(NaturalNews) When independent scientists and farmers start protesting GMOs to their governments without success, to whom can they turn? Well, the GMO resisters in the predominately Catholic country Brazil have decided to go papal. They intend to get the Pope on board to help ban GMOs and all the affiliated toxins that wind up having to be used more rather than less.
Lately, Brazil has been mounting a counterattack on the biotech invasion heavily endorsed by US elites to benefit Brazilian elites for quick, high profits and enhance biotech industry's control over the food supply.
Earlier, Brazil rolled over for the biotech industry, especially with their insect-resistant corn seeds. Now, farmers are realizing the folly of their fateful decisions, but they're locked into a scarcity of non-GMO seeds that are overwhelmed by GMO seed presence. 
Brazilian government agricultural agencies were originally sold on the biotech lies that Bt corn, purportedly able to prevent insect infestations of corn with its own genetically inserted pesticide, would enable less expensive pesticide use and damage to the environment.
Now the farmers are lamenting their agricultural cave-in to US and multinational agrochemical corporate hegemony.
Their crops are failing, and the GMO companies who have monopolized the corn seed supply are telling them to spray pesticides more than ever to compensate for the worms and other insects that have become resistant to Bt corn's GE pesticides.
This puts farmers in a position of paying more than usual for pesticides after paying premium prices for Bt corn seeds. Lower yields with higher costs have Brazilian farmers and farm groups in an uproar. 
Environmentalists and independent scientists have joined the opposition. They recognize that increased pesticide applications will lead to chemical runoffs that endanger water supplies, with no guarantees that the crop yields will improve while the farmers go broke.
But even this coalition feels that they're outgunned by GMO advocates and their country's politicians who stand to gain by going along with the GMO push to control all of agriculture.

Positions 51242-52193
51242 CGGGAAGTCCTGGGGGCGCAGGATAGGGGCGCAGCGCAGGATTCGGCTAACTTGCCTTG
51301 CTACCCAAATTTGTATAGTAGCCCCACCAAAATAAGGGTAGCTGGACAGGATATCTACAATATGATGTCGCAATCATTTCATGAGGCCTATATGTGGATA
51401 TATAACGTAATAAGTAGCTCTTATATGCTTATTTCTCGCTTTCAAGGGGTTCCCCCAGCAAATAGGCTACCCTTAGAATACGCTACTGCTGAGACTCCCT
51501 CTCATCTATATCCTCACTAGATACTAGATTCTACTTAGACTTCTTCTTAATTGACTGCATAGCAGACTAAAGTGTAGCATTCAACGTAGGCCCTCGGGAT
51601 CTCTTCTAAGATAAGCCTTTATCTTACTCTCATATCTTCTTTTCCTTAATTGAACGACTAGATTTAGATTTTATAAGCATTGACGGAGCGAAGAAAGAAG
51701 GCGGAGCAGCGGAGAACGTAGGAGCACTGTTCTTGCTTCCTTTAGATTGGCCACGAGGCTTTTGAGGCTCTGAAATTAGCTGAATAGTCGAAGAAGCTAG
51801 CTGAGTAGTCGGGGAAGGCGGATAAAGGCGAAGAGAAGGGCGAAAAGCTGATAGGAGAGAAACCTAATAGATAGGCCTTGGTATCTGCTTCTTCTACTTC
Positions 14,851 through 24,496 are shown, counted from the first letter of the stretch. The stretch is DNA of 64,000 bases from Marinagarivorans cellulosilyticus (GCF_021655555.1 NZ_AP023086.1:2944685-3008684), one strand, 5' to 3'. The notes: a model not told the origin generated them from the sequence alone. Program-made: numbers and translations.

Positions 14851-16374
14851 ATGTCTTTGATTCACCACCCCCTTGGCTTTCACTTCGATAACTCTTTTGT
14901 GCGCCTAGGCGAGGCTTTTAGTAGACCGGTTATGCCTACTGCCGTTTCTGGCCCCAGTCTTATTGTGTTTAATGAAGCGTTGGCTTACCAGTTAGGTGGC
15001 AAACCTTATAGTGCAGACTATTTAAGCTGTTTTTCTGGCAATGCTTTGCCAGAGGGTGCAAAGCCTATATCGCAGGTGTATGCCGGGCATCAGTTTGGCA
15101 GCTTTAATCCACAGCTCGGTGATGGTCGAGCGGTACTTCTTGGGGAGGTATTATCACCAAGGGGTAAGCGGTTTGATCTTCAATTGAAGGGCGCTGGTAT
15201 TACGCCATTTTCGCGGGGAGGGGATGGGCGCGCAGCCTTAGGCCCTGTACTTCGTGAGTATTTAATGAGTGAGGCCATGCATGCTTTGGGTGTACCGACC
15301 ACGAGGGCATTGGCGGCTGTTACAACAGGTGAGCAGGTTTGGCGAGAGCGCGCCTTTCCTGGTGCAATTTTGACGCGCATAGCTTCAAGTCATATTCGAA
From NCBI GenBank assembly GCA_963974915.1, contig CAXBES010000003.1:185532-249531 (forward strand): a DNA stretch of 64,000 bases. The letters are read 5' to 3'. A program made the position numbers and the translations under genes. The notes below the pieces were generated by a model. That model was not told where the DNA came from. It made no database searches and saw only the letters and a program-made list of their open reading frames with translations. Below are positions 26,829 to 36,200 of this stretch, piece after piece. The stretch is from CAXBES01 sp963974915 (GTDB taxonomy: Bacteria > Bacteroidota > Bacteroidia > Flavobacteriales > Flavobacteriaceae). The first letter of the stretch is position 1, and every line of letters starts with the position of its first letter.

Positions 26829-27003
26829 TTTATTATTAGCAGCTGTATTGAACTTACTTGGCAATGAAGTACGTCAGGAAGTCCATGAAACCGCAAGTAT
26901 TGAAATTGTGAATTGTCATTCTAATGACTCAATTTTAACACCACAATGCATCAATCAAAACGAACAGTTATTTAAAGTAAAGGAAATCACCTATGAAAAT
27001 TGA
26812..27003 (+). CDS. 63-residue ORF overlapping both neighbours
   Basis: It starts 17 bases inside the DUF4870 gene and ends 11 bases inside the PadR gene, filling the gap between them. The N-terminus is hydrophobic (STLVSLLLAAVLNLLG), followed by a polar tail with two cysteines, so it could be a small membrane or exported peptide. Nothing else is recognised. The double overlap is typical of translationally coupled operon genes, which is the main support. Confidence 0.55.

Calling for the Pope
In 2013, Cardinal Peter Turkson addressed an audience of GMO advocates in Des Moines, Iowa, about the Vatican's concerns regarding the rise of GMO agriculture. He had the audience squirming in their seats and looking at the floor as he presented the Vatican's moderate GMO concerns. 
Prior to Pope Francis's recent arrival to the Vatican, the outgoing Pope Benedict appeared to be pro-GMO after considerable waffling. It appears as though the current Vatican office is resisting GMO lobbying and beginning to focus on the actual issues.
Perhaps due to an awareness of that apparent shift, international scientists, social activist groups and farmers are collectively appealing to Pope Francis to join forces in an attempt to persuade the Brazilian government to ban growing and using genetically modified foods and all those worse-than-ever pesticides and herbicides in Brazil.
In April of 2014, the National Conference of Bishops of Brazil (CNBB) sent the Vatican and Pope Francis documentation provided by eight researchers from six countries with several studies that credibly show how harmful these foods can be to biodiversity, the larger environment, and the health of humans and animals. 
The letter also addressed the folly of patenting manipulated forms of life, a subject normally of concern for Catholic orthodoxy. This outrageous, unethical legal process threatens seed options and the core values of family farming. It is legalized biopiracy and agricultural plundering. 
After the 1964 military coupe ousting of Brazil's popularly elected Jaoa Goulart, a.k.a. Jango, Brazil endured 20 brutal years in which hundreds went "missing" and tens of thousands were jailed and/or tortured. 
Why? According to an article by Michael Uhl, an American attending a Catholic university in Brazil around the time of the coupe, the communist threat from Jango was a hoax.
Uhl stated, "[T]he contest was never between the Marxist Left and the Right. It was between a centrist reformer [Jango] who had a vision of gradually developing a Brazilian capitalist economy... and the internationalists who would happily sell their country's labor and resource[s] to the highest bidder, so long as their own profits were high and nothing was done to endanger their spectacular privileges." 
Some things never change, but hopefully Brazil will be part of a successful growing international opposition to GMOs.